Monday, 28 September 2009

Brown Kicks Off The Conference

Bravo Morten Morland!

Sunday, 27 September 2009

The Political Party - How It Works

In light of the last few posts on the party conferences, I realised that I might be presumptuous in thinking everyone understands the significance of the conference. So a quick run down of the nature of political party conference.

A political party isn't just MPs who sit in parliament, but anyone who is a signed up member. Policy gets put forward at conferences and the party members vote on it. Perhaps the best way of putting it is, that the party as a whole agree the mandate, they also are tasked with electing or nominating the party's leaders and leadership bodies within the party. In essence the conference is general meeting of the political party in order to make decisions, for non party members, it's a good indication of what we will be hearing when election season starts.

Compulsory Voting?

Over on the Guardian they have an article on Labour debating adding compulsory voting to their election reform. David Blunkett* is unsurprisingly a convert and will be debating this at the forthcoming Labour party conference.
We should introduce compulsory voting between now and next May. Forty per cent of the population aren't voting, therefore they are leaving the other 60% to cast their vote for them and we know that those in greatest need are least likely to vote.
I always vote at local, EU and general elections, not just because I'm obliviously interested in politics, but out of a sense of self preservation. I don't agree with the principle of "voting by not voting", but understand that people want to show there disdain or feel they can't vote for any of the parties.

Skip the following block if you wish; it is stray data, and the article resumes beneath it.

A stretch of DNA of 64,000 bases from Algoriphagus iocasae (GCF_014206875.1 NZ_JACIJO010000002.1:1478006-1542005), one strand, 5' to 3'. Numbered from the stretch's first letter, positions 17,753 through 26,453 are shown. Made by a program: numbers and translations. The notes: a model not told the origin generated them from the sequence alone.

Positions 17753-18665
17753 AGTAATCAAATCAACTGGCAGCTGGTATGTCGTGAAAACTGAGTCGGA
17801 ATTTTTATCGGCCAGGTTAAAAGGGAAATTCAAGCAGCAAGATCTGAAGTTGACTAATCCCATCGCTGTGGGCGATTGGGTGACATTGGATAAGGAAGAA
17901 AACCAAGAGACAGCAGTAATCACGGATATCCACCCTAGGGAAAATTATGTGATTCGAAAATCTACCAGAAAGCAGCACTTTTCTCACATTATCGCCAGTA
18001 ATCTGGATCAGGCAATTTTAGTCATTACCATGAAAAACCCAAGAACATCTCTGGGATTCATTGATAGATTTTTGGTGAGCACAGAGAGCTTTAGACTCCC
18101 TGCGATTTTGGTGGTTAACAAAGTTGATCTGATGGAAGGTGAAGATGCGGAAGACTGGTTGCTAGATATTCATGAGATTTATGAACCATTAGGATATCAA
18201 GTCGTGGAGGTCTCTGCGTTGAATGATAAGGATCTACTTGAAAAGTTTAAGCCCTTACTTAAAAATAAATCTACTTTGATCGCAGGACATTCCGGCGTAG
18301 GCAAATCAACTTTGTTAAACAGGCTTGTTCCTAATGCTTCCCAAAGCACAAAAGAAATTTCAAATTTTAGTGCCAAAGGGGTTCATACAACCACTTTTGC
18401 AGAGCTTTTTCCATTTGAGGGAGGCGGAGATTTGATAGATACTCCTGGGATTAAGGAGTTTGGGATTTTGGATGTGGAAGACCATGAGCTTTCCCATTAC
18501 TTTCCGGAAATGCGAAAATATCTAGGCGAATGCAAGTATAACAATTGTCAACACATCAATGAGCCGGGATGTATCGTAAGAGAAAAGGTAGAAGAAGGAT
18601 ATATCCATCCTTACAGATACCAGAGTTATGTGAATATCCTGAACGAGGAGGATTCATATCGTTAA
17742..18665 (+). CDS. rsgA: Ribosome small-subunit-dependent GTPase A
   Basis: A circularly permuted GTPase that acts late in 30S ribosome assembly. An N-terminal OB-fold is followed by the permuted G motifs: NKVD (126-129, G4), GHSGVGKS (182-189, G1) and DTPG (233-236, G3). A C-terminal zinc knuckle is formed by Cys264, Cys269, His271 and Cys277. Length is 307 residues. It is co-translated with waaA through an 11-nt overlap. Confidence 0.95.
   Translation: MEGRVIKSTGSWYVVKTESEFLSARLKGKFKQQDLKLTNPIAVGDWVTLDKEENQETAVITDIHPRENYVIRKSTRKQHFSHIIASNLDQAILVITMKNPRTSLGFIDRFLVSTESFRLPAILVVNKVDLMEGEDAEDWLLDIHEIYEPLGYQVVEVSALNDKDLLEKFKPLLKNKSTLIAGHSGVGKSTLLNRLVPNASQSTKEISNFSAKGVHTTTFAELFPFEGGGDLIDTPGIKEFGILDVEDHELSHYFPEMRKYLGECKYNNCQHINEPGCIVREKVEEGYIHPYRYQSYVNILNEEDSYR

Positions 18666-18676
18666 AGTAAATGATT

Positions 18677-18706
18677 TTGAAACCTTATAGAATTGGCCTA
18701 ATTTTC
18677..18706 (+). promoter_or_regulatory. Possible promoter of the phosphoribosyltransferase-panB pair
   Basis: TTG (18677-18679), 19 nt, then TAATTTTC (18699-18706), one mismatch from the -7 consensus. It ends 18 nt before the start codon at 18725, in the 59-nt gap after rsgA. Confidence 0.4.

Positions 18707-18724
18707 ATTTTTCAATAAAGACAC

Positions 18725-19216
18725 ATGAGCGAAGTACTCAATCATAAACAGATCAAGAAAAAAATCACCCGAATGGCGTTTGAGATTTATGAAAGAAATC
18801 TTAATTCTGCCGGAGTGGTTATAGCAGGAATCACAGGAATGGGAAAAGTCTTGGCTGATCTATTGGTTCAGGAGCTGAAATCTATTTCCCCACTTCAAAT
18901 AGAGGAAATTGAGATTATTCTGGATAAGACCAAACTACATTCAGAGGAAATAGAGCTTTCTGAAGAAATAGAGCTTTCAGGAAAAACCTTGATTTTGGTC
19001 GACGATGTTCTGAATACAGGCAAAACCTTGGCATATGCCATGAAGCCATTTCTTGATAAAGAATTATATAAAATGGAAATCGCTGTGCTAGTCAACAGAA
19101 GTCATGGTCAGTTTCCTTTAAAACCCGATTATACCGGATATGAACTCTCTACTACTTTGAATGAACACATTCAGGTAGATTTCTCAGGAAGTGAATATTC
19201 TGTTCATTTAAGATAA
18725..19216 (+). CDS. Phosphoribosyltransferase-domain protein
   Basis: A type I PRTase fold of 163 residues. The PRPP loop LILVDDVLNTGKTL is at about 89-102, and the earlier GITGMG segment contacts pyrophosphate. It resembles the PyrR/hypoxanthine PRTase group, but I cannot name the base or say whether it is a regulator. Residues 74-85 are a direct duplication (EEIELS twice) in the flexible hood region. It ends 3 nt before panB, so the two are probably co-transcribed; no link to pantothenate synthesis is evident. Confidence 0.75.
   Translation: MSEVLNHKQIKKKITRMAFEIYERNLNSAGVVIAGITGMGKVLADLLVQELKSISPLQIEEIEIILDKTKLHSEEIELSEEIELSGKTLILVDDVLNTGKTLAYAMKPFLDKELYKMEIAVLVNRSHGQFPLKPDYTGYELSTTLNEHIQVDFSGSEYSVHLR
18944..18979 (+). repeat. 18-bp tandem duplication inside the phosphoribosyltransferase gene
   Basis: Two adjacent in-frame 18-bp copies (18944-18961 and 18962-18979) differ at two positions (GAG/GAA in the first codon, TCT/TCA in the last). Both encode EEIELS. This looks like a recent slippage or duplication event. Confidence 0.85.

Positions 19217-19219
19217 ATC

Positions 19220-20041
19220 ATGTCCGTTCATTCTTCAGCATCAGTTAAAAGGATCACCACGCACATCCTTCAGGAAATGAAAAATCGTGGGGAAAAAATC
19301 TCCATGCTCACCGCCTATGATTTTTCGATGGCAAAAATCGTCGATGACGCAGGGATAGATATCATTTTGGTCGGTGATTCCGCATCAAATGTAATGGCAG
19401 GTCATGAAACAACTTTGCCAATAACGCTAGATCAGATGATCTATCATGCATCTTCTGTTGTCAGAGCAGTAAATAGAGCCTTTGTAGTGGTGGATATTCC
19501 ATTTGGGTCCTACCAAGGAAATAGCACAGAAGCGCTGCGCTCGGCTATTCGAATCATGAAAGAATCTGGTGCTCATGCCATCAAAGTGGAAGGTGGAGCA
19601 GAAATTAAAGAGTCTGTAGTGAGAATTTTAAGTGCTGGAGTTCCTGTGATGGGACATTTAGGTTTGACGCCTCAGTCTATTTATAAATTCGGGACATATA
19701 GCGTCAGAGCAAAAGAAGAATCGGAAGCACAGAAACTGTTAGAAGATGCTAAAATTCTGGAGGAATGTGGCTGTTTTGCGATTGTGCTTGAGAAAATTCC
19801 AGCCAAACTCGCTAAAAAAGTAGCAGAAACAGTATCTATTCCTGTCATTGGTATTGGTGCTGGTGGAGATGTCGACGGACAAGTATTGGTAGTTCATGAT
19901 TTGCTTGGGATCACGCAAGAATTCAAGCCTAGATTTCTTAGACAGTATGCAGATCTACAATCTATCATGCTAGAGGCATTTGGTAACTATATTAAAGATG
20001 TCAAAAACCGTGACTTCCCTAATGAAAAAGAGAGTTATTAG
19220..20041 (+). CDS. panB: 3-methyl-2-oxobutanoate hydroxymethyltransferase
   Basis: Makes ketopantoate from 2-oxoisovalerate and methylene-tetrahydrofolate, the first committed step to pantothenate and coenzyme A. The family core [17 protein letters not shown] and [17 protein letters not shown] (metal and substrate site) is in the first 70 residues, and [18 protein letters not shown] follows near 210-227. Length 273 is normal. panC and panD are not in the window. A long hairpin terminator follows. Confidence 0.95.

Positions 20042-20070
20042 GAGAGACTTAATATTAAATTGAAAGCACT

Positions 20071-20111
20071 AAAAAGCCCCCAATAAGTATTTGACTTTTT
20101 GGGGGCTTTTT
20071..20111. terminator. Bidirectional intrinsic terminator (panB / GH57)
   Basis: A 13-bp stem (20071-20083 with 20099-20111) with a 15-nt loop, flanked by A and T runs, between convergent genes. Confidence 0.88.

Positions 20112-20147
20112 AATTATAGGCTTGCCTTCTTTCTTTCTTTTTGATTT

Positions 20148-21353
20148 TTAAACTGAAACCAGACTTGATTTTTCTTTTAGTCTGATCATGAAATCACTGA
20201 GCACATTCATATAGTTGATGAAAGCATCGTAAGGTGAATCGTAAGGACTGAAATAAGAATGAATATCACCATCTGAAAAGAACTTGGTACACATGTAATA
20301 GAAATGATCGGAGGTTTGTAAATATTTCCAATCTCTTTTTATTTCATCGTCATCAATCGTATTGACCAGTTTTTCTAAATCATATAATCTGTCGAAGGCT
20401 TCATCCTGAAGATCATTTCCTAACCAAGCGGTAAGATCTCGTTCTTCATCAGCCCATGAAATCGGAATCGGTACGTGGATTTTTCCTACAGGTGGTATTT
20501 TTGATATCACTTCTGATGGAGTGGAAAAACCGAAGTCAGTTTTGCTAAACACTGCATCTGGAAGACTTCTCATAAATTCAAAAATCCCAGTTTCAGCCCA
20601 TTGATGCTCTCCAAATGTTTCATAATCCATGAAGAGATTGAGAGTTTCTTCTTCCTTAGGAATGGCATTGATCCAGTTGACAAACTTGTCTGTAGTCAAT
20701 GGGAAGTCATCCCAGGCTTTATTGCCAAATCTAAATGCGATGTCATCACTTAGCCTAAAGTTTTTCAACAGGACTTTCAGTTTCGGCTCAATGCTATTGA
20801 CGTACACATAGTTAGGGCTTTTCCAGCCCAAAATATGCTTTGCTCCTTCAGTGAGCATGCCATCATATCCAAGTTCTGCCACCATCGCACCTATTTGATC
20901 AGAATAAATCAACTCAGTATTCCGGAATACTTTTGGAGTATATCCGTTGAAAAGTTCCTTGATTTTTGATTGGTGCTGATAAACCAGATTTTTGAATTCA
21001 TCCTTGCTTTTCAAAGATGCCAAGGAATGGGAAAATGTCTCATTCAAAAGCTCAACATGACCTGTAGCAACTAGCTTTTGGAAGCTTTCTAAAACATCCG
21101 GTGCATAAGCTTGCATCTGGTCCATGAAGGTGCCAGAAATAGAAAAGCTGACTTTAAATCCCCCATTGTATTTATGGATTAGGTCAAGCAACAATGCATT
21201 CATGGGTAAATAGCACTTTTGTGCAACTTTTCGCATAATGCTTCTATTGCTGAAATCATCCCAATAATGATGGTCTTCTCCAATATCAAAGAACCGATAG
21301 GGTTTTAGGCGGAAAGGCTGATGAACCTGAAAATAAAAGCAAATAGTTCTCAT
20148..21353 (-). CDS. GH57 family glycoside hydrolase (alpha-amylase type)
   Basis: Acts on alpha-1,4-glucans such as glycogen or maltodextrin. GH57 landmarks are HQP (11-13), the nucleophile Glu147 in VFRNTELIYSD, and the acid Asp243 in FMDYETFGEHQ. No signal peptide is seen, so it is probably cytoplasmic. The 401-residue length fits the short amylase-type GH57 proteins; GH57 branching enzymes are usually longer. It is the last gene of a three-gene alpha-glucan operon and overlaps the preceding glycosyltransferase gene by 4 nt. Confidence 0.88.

Suggesting that compulsory voting is reform though is a cop out, it doesn't address the issue of why people are staying away from the ballot box. The most common complaints I hear from people is that a) their vote makes no difference, b) it's only a change of name they're all the same and c) they can't endorse what the parties stand for. Yes people are apathetic about politics, compulsory voting won't change that.

Scepticism about this coming from the Labour party does linger over this "reform", given the large amount of Labour voters that have sat on their hands at elections. Most infamously leading to the election of two BNP members. Yet though you could argue that compulsory voting would have stopped that, those voters had every right to boycott the election. When the ballot box is the only thing politicians will listen to, voters have many ways to let it be known when they are unhappy and every right to express that.

I have no support for compulsory voting when rather than passing the buck, reforming parliament and voting are ways to get people to the ballot box. Parliament is out of touch with the people, bring it into line.

* Ask him what civil liberty he wouldn't sacrifice to the god of the state, he'll shrug his shoulders.

Reminder For The Labour Party Conference

The Labour Party Conference kicks off in Brighton this week. For any one attending remember the golden rule - you are there to vote yes and agree, not criticise. Walter Wolfgang forgot his place and was dealt with accordingly, nonsense you may say, just don't say it at the conference.

It will be interesting to see what policy Labour are taking into the election and how party members react. I find it difficult to believe they have nothing to say given the saga of the last few months. The coup of Brown story is firing up again in the newspapers, yet if MPs didn't manage it before, they won't now. They may however set the narrative that will over shadow the conference, it certainly won't take much for the media to run with the story.

This conference is going to be a minefield for Brown and Co, yet it also poses a chance to turn the tables on the Tories. Though I feel they may be too defeatist and divided to use it's potential. We shall see what unfolds.